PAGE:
New method shrinks metastatic ovarian cancer and reduces chemotherapy dose

New research in The FASEB Journal suggests that part of a naturally occurring protein inhibitor called 3TSR interacts with another protein called CD36, resulting in a reduction of abnormal tumor angiogenesis

New research published in the February 2015 issue of The FASEB Journal, may eventually help improve the five-year survival rate of ovarian cancer patients by describing a new way of shrinking ovarian cancer tumors while also simultaneously improving drug delivery. This new method involves the use of a portion of a naturally occurring protein inhibitor of angiogenesis called thrombospondin-1 or TSP-1. The portion, known as 3TSR, interacts with another protein called CD36 causing cells needed for tumors to create new blood vessels (endothelial cells) to stop growing and die. In turn, this reduces the formation of new blood vessels (angiogenesis) needed for tumors to grow.

"We hope that this study will lead to novel treatment approaches for women diagnosed with advanced stage ovarian cancer," said Jim Petrik, Ph.D., a researcher involved in the work from the Department of Biomedical Sciences at the University of Guelph in Guelph, Ontario. "The use of anti-angiogenic therapy, combined with metronomic chemotherapy, has the potential to significantly improve our ability to treat advanced stage ovarian cancer while simultaneously reducing the treatment effects for women diagnosed with this disease."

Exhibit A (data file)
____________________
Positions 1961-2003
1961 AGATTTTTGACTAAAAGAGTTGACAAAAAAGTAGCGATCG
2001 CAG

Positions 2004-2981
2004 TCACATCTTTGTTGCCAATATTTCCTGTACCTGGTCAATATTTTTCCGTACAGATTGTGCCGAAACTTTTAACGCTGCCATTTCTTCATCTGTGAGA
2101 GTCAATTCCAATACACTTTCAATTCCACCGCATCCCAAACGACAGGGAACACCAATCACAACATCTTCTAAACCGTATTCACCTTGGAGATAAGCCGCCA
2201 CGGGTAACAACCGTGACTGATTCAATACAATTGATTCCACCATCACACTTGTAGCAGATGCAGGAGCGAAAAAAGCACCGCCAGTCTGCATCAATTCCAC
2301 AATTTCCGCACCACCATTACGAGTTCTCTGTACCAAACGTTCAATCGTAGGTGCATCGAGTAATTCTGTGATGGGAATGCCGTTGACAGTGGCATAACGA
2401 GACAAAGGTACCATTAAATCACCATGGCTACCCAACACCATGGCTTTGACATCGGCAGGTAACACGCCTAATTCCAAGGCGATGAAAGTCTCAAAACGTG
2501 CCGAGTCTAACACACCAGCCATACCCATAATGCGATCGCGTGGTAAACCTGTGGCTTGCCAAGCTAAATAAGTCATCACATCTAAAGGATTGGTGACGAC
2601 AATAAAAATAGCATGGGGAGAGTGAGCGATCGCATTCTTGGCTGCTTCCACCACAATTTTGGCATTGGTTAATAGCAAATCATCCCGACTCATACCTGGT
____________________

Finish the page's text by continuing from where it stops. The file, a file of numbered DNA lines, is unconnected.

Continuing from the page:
To make their discovery, Petrik and colleagues injected mouse ovarian cancer cells into the ovaries of mice. The resulting tumors were allowed to grow until they were similar to those in patients with advanced ovarian cancer, including the spread of small tumors throughout the abdomen. Pre-treatment with 3TSR improved chemotherapy drug delivery and when combined with low-dose chemotherapy, resulted in the most significant tumor regression and survival. This approach caused tumor shrinkage and resulted in destruction of abnormal, dysfunctional tumor blood vessels. The result was a smaller tumor, with improved blood supply. Researchers were then able to exploit this enhanced blood supply to improve chemotherapy drug delivery to the tumor and were able to treat with very small amounts of drug, with excellent clinical effect.

"When Judah Folkman first proposed the idea that tumor growth depended on angiogenesis," said Gerald Weissmann, M.D., Editor-in-Chief of The FASEB Journal, "he was dismissed by his peers. Now, of course, it's a given fact and this new work extends the concept. It shows that biologically-based inhibitors of angiogenesis work together with chemotherapy to bring us closer to tumor cures than ever before."